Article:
Note: This is an archived Handbook entry from 2015.
|Dates & Locations:|| |
This subject has the following teaching availabilities in 2015:Semester 1, Parkville - Taught on campus.
Timetable can be viewed here. For information about these dates, click here.
|Time Commitment:||Contact Hours: 1 x two hour lecture per week; and 1 x two hour practical class per week |
Total Time Commitment:
Estimated total time commitment of 170 hours
Study Period Commencement:
|Recommended Background Knowledge:|| |
Subjects selected from
Study Period Commencement:
|Non Allowed Subjects:||None|
|Core Participation Requirements:||
For the purposes of considering request for Reasonable Adjustments under the Disability Standards for Education (Cwth 2005), and Student Support and Engagement Policy, academic requirements for this subject are articulated in the Subject Overview, Learning Outcomes, Assessment and Generic Skills sections of this entry.
It is University policy to take all reasonable steps to minimise the impact of disability upon academic study, and reasonable adjustments will be made to enhance a student's participation in the University's programs. Students who feel their disability may impact on meeting the requirements of this subject are encouraged to discuss this matter with a Faculty Student Adviser and Student Equity and Disability Support: http://services.unimelb.edu.au/disability
CoordinatorProf Janet Hergt
Solving geological problems requires unravelling what happened and when. Petrogenesis is literally 'the origin of rocks' and in this subject several essential tools geologists employ to unravel the complexity of earth processes using chemical information preserved in rocks and minerals will be presented. These include the major, trace element and isotopic compositions of rocks and minerals. Most of this subject relates to igneous processes, however many of the tools can be applied to a broad range of geological problems. These include dating the formation of sedimentary rocks and ore deposits, constraining the ages of metamorphic events, and unravelling palaeoclimate records.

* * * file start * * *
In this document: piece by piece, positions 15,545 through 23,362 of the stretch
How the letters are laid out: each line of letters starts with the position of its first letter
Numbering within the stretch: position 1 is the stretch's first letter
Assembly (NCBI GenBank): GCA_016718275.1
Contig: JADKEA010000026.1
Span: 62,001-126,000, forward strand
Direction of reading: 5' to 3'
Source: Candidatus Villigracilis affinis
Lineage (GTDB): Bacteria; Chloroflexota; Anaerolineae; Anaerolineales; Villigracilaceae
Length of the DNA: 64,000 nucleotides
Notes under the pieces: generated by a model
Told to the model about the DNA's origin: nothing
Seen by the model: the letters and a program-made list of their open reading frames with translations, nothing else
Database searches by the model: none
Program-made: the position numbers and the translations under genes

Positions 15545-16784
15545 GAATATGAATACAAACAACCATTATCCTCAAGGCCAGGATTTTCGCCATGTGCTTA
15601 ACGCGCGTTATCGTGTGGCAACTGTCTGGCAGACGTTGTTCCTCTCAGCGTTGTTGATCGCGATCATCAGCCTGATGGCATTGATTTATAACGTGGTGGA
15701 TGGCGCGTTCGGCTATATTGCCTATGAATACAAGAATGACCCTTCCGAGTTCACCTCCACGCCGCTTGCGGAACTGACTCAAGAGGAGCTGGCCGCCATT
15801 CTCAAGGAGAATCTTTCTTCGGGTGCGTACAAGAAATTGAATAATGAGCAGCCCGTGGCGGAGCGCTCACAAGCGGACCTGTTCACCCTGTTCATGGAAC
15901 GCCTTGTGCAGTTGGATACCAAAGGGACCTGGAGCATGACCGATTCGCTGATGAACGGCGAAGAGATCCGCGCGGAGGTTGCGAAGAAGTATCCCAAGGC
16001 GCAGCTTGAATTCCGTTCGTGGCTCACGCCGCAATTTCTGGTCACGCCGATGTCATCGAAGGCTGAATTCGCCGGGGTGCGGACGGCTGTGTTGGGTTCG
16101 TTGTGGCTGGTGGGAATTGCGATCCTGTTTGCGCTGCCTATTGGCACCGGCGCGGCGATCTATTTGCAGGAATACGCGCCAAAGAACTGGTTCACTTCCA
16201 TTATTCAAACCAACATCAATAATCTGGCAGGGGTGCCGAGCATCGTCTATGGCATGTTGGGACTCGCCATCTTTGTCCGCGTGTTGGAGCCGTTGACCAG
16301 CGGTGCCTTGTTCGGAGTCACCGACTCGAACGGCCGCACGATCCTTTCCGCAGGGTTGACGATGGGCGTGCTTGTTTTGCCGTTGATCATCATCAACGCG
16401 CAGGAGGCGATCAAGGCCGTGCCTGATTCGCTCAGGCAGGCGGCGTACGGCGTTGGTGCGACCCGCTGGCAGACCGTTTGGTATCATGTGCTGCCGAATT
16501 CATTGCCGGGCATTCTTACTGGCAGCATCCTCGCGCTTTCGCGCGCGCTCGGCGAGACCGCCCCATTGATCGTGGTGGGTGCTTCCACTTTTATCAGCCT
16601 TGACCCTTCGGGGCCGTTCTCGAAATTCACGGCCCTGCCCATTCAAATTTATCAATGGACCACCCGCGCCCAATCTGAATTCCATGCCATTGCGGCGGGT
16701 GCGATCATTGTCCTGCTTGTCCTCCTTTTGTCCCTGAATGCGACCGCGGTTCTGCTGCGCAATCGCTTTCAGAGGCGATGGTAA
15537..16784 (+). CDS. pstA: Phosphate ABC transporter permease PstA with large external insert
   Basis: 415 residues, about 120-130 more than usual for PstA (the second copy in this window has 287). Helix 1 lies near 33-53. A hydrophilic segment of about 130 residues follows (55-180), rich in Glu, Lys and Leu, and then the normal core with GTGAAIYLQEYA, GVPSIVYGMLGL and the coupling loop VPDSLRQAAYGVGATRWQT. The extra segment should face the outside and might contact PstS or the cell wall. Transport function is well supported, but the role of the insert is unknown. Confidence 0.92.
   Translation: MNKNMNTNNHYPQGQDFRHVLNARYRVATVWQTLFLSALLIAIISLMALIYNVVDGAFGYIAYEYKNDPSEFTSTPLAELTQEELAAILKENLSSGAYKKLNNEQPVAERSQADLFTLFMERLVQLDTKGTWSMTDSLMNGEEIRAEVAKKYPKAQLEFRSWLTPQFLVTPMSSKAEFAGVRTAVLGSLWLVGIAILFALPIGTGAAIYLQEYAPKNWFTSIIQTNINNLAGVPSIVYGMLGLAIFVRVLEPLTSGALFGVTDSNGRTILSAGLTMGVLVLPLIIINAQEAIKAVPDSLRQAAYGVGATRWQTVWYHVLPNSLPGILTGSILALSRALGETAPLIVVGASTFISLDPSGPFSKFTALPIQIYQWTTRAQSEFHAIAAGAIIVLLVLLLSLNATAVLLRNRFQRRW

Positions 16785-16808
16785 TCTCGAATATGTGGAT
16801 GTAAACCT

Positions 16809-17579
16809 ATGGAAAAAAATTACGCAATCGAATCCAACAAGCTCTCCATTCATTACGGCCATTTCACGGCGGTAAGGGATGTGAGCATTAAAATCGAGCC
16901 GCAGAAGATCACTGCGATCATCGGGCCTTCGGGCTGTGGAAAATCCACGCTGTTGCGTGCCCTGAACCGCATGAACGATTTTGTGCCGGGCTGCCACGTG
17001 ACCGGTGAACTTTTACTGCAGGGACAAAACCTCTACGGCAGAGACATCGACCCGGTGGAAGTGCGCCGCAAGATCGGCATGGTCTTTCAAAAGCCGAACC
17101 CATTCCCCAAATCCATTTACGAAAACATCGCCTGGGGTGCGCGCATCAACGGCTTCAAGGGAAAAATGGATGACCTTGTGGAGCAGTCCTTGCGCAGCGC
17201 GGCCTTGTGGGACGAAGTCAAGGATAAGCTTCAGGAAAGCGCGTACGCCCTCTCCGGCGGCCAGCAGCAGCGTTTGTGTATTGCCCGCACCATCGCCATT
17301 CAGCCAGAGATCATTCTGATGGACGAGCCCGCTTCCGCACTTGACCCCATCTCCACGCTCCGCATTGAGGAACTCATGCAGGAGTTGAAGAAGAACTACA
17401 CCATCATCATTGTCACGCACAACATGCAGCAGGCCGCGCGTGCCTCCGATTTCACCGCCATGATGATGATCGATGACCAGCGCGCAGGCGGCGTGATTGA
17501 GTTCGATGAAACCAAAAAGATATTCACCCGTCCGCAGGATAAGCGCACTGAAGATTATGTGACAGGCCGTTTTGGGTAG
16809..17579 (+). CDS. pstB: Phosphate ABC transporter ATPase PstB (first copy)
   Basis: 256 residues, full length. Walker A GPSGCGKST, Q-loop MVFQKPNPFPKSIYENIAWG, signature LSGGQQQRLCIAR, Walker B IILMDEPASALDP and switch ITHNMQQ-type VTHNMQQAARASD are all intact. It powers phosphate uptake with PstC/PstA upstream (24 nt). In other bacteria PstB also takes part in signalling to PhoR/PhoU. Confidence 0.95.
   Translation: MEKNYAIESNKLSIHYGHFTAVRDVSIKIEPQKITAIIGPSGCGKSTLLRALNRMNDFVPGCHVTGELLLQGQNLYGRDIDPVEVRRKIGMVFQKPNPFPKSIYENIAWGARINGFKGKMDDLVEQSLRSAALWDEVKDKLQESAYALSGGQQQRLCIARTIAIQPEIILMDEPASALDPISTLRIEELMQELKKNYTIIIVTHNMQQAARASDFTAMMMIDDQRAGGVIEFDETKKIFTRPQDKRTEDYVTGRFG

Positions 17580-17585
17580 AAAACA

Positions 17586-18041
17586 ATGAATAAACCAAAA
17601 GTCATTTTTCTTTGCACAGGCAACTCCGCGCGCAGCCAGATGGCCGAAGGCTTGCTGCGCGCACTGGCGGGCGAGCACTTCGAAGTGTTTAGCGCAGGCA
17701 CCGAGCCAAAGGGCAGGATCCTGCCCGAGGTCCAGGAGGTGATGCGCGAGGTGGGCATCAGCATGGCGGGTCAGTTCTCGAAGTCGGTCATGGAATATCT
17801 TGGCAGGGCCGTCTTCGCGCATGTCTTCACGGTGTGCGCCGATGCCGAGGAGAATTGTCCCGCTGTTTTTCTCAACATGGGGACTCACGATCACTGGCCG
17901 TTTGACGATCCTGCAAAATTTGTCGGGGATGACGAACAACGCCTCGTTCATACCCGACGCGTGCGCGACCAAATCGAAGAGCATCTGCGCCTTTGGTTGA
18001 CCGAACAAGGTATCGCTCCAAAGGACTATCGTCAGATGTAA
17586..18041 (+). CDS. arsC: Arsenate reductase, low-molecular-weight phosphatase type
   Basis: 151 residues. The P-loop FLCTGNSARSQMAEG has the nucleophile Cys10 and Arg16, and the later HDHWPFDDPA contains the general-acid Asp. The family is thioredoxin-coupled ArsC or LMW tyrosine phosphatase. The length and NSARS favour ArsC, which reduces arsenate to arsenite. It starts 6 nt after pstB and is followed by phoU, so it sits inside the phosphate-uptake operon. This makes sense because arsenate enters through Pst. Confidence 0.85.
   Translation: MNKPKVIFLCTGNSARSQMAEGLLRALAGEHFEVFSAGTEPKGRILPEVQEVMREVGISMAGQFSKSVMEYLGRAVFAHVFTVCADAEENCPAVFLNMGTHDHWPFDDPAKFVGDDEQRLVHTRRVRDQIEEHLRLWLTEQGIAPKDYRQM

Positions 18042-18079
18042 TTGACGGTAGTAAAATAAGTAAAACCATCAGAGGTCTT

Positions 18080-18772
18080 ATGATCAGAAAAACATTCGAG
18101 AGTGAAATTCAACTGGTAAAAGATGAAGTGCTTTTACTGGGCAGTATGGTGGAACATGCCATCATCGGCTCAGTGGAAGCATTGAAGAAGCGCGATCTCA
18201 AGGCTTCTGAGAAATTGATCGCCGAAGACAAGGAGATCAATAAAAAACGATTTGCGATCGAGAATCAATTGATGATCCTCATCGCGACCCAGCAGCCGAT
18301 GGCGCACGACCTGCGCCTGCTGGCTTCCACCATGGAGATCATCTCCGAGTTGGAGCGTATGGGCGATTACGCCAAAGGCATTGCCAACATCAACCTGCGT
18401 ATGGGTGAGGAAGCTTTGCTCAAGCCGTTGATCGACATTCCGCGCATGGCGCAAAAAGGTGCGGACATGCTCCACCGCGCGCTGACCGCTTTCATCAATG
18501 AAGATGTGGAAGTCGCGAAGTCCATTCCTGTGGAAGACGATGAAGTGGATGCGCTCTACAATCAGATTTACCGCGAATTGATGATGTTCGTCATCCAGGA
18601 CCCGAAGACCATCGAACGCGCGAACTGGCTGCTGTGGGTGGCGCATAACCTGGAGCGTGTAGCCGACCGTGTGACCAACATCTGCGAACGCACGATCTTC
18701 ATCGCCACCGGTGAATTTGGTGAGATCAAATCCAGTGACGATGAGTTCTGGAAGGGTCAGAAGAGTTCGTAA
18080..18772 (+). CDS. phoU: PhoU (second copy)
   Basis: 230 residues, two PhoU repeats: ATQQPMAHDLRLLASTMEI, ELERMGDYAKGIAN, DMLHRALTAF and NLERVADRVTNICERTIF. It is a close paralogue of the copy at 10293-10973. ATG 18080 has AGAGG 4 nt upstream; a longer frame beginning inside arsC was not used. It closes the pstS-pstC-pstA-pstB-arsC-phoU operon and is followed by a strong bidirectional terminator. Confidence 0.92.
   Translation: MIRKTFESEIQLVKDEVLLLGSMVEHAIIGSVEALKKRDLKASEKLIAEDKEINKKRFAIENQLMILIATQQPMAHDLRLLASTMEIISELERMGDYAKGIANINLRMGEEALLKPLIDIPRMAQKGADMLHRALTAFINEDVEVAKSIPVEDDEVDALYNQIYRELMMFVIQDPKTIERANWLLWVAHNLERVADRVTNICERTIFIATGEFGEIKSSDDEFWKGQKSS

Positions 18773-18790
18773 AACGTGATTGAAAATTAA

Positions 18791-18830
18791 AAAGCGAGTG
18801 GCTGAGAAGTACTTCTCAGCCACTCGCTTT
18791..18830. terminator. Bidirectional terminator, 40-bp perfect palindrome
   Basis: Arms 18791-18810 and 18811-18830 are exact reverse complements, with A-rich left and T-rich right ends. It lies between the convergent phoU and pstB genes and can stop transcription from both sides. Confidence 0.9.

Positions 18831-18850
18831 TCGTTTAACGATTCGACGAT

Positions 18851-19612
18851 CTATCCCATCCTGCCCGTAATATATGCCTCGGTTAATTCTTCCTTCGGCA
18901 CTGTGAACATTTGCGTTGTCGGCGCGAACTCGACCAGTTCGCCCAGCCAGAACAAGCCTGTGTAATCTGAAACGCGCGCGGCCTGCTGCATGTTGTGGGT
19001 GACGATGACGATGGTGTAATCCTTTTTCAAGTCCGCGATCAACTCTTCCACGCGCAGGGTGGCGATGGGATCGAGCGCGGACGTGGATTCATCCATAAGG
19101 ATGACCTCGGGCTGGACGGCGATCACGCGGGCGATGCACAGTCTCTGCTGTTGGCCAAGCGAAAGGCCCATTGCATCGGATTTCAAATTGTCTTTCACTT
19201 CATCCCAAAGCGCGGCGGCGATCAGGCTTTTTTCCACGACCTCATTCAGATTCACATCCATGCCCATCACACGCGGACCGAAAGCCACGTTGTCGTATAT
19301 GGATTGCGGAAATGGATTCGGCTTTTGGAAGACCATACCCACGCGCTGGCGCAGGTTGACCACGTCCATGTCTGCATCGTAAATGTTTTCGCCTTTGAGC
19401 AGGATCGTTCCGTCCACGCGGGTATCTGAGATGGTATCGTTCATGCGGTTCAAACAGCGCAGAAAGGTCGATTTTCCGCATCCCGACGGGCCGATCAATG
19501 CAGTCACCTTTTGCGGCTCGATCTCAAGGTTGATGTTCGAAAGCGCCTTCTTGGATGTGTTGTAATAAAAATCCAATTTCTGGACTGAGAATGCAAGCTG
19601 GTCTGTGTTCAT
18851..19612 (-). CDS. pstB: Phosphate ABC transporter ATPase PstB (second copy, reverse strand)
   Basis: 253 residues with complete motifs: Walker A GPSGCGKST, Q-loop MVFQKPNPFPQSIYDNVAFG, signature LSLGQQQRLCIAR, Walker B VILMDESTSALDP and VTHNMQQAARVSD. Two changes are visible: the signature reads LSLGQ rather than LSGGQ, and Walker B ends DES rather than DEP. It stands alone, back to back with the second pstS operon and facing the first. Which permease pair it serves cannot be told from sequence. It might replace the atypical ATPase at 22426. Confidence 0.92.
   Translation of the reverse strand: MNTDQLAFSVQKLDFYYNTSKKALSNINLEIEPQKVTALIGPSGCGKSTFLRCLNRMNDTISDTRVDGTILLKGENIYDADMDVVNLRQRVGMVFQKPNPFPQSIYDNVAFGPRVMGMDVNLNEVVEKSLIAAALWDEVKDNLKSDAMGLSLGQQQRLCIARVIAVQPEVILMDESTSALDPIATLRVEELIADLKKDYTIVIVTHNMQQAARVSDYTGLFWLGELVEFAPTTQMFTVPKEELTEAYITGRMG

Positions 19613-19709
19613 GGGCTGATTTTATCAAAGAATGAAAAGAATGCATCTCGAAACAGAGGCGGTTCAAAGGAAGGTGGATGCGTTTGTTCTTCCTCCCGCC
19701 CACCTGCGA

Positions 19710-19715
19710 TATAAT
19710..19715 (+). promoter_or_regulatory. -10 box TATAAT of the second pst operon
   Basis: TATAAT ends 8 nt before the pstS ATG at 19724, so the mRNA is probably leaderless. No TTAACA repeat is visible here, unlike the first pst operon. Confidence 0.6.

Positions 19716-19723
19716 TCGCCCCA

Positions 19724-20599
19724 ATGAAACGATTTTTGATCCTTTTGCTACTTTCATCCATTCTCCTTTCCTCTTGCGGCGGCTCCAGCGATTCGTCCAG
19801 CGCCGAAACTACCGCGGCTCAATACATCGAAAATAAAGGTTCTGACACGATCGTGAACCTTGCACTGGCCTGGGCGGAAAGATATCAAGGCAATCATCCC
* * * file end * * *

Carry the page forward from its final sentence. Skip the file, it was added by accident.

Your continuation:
In addition to learning the principles that underpin these techniques, emphasis is placed on how or when they are best applied. It is expected that by the end of the semester you will be able to explain how specific tools work and demonstrate both when it is appropriate, and how to apply them, to resolve petrogenetic problems.
This subject builds upon many skills you have already developed in first and second year. The application of geochemical data requires you to have a sound background in field observations, a broad knowledge of rock-forming processes, and an ability to identify minerals (and interpret textural information) preserved in thin-section.
For those wishing to pursue their study of Earth processes and petrogenesis, almost all third-year Geology subjects will deal with this in some form, and many Masters projects will draw upon topics included in this subject. In addition, the broad application of skills similar to those you will learn about in this subject are frequently well-illustrated in departmental seminars. You are strongly encouraged to form the habit of attending these.
A 2-hour practical examination during the semester (25%); a group project undertaken throughout the semester and presented to the class towards the end of semester (10%), an individual written assignment based on the group project of up to 2000 words due at the end of semester (10%); a 2-hour written examination in the examination period (55%).
|Breadth Options:|| |
This subject potentially can be taken as a breadth subject component for the following courses:
You should visit learn more about breadth subjects and read the breadth requirements for your degree, and should discuss your choice with your student adviser, before deciding on your subjects.
|Fees Information:||Subject EFTSL, Level, Discipline & Census Date|
In this subject, students should recognise the importance of integrating the knowledge and skills obtained through years of study to tackle new and unfamiliar problems. This will require critical thinking and the organisation of materials delivered in lectures, together with the development of problem-solving skills via the laboratory exercises.
The group assignment is designed to enhance the ability for students to work as part of a team as well as improve their oral communication skills. The individual written assignment will provide an opportunity for students to further develop their written communication skills.
This subject is available for science credit to students enrolled in the BSc (both pre-2008 and new degrees), BASc or a combined BSc course.
Science-credited subjects - new generation B-SCI and B-ENG.
Selective subjects for B-BMED
|Related Breadth Track(s):||
Earth's Structure |
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